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Review
, 235 (2), 175-84

Pathogenesis of Middle East Respiratory Syndrome Coronavirus

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Review

Pathogenesis of Middle East Respiratory Syndrome Coronavirus

Judith M A van den Brand et al. J Pathol.

Abstract

Human coronaviruses (CoVs) mostly cause a common cold that is mild and self-limiting. Zoonotic transmission of CoVs such as the recently identified Middle East respiratory syndrome (MERS)-CoV and severe acute respiratory syndrome (SARS)-CoV, on the other hand, may be associated with severe lower respiratory tract infection. This article reviews the clinical and pathological data available on MERS and compares it to SARS. Most importantly, chest radiographs and imaging results of patients with MERS show features that resemble the findings of organizing pneumonia, different from the lesions in SARS patients, which show fibrocellular intra-alveolar organization with a bronchiolitis obliterans organizing pneumonia-like pattern. These findings are in line with differences in the induction of cytopathological changes, induction of host gene responses and sensitivity to the antiviral effect of interferons in vitro when comparing both MERS-CoV and SARS-CoV. The challenge will be to translate these findings into an integrated picture of MERS pathogenesis in humans and to develop intervention strategies that will eventually allow the effective control of this newly emerging infectious disease.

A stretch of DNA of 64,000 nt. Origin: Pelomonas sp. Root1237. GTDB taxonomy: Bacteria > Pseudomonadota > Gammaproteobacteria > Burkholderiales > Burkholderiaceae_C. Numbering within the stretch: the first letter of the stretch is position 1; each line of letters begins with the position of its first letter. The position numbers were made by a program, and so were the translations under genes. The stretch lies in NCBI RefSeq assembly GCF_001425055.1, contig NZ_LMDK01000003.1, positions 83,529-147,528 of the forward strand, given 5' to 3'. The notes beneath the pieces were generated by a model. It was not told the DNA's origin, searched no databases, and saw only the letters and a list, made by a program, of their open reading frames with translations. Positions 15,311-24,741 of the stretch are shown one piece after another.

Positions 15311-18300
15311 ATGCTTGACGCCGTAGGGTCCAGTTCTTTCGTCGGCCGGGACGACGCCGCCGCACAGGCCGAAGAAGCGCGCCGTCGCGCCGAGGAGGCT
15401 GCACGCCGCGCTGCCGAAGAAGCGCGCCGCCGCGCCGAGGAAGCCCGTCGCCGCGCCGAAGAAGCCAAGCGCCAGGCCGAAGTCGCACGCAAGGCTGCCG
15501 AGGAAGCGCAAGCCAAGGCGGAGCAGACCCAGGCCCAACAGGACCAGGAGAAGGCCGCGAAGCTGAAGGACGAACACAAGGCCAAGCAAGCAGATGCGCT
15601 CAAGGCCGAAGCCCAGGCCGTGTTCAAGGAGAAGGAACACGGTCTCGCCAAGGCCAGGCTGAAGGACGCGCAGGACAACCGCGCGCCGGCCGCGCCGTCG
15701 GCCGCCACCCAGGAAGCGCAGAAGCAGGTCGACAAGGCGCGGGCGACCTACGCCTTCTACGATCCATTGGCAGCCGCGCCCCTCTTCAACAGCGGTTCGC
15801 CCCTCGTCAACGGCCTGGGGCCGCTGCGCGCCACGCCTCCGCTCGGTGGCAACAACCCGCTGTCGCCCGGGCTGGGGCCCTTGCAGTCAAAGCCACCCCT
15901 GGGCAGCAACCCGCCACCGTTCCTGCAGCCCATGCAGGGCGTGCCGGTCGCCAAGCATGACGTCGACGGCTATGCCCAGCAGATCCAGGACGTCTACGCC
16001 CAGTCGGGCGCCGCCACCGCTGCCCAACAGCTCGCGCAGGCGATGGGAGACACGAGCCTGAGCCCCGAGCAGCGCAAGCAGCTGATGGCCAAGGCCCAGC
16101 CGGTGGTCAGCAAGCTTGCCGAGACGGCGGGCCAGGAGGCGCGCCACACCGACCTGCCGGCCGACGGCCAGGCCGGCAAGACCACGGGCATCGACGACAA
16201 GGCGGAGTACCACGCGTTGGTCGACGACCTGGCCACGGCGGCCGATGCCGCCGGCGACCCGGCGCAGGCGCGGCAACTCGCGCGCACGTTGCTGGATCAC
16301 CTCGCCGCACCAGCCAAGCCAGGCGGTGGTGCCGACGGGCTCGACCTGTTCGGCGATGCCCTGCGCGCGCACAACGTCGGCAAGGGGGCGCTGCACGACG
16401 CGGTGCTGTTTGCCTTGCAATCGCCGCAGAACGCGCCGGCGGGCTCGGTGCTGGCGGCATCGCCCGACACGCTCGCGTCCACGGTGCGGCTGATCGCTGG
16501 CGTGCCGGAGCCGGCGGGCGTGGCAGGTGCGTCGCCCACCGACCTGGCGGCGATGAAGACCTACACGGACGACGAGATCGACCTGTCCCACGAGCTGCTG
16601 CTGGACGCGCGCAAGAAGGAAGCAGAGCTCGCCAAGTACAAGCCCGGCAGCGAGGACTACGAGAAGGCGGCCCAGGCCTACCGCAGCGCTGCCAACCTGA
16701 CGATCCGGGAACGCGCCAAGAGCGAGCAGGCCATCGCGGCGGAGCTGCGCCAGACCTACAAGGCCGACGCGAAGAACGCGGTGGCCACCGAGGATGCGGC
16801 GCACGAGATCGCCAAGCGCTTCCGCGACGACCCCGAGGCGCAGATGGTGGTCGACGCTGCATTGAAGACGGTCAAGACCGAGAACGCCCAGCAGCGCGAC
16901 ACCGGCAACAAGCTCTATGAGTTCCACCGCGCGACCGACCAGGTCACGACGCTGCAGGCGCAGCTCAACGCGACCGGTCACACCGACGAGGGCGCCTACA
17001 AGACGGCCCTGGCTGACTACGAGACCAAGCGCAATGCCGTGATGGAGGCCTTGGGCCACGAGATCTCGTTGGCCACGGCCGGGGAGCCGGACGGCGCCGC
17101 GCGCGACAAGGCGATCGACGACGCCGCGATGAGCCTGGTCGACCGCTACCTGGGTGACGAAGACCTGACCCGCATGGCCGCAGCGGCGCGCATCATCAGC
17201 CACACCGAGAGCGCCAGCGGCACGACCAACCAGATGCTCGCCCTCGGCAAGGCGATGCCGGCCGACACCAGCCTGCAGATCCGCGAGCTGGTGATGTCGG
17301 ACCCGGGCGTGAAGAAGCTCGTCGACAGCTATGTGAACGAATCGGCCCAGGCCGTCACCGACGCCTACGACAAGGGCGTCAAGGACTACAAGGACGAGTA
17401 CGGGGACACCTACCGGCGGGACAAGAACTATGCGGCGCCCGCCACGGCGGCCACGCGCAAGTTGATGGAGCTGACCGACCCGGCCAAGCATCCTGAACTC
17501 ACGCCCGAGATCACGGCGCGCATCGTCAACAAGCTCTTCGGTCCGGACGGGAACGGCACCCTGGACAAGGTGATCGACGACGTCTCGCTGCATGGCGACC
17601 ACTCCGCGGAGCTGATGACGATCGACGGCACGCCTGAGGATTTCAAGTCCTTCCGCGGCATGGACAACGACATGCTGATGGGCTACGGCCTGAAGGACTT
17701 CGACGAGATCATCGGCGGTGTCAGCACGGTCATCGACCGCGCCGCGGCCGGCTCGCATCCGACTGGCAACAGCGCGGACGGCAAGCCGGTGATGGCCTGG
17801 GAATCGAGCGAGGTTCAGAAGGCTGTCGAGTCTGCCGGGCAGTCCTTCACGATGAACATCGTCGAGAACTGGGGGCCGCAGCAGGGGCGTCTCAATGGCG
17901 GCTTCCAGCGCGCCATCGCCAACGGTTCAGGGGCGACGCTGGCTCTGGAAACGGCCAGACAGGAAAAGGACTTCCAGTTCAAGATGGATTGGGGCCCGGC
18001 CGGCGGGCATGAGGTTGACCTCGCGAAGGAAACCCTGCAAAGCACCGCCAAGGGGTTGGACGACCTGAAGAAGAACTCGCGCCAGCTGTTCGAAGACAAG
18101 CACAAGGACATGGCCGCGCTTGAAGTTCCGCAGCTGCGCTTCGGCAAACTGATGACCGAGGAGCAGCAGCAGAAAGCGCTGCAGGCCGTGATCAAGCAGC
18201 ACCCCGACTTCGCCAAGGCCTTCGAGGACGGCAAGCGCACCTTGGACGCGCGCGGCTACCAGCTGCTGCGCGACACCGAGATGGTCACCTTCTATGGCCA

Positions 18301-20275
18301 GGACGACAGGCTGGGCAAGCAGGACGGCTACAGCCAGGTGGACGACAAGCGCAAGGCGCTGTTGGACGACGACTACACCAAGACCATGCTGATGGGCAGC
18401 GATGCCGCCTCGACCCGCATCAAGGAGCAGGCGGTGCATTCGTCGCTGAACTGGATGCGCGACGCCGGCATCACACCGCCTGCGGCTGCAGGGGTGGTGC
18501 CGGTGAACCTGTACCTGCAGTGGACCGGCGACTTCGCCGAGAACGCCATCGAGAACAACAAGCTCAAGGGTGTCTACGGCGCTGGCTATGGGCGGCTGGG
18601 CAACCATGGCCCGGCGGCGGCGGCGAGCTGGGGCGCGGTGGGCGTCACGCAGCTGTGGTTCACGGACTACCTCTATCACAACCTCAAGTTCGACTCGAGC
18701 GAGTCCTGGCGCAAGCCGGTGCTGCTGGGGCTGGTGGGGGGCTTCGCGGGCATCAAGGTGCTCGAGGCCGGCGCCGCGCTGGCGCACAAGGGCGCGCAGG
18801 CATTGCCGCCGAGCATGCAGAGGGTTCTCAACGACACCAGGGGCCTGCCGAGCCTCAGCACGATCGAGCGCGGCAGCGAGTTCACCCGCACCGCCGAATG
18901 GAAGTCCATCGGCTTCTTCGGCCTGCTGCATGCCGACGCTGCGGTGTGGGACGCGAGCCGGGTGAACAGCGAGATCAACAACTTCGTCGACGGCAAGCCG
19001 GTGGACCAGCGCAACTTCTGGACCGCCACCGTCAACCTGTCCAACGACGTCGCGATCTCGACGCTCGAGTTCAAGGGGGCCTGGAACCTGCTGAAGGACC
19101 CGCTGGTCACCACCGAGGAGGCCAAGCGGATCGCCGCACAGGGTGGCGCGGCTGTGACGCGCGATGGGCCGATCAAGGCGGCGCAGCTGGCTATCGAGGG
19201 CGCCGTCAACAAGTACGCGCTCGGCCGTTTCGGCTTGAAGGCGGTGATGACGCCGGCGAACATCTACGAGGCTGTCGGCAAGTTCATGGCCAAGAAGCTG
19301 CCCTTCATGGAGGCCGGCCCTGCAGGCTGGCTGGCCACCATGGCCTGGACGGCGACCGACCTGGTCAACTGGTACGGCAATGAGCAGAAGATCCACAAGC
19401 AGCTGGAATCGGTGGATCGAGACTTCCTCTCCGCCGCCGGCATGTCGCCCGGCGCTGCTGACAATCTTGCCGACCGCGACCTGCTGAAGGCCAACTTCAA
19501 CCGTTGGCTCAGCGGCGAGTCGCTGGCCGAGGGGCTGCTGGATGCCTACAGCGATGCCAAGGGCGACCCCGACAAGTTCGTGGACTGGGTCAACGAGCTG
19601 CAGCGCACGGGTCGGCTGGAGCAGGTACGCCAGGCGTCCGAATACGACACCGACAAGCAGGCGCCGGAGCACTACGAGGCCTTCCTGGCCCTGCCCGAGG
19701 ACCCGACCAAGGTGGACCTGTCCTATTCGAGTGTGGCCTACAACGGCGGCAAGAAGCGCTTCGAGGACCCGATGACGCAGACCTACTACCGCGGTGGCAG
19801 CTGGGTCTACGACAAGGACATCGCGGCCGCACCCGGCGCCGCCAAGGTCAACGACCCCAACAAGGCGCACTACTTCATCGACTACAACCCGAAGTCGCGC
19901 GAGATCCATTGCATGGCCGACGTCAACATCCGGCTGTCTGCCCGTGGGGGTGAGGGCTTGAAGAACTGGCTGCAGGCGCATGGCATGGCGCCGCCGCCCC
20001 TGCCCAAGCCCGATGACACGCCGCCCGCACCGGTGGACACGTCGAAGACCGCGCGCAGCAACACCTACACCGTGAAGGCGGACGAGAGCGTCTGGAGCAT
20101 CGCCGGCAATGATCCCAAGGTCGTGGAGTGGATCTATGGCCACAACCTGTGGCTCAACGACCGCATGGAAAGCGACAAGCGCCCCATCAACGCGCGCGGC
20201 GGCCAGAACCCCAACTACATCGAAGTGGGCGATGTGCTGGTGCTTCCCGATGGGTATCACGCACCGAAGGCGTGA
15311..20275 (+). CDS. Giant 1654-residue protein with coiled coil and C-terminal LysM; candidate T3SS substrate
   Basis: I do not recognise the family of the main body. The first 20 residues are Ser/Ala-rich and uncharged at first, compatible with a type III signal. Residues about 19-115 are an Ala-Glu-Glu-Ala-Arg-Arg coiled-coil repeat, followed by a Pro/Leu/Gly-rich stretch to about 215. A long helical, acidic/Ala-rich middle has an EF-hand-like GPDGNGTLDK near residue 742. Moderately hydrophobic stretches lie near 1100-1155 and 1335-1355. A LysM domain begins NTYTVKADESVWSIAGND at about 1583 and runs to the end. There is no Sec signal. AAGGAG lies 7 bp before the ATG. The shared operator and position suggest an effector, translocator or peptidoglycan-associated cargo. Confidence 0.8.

Keywords: MERS; SARS; coronavirus; respiratory tract; virology.

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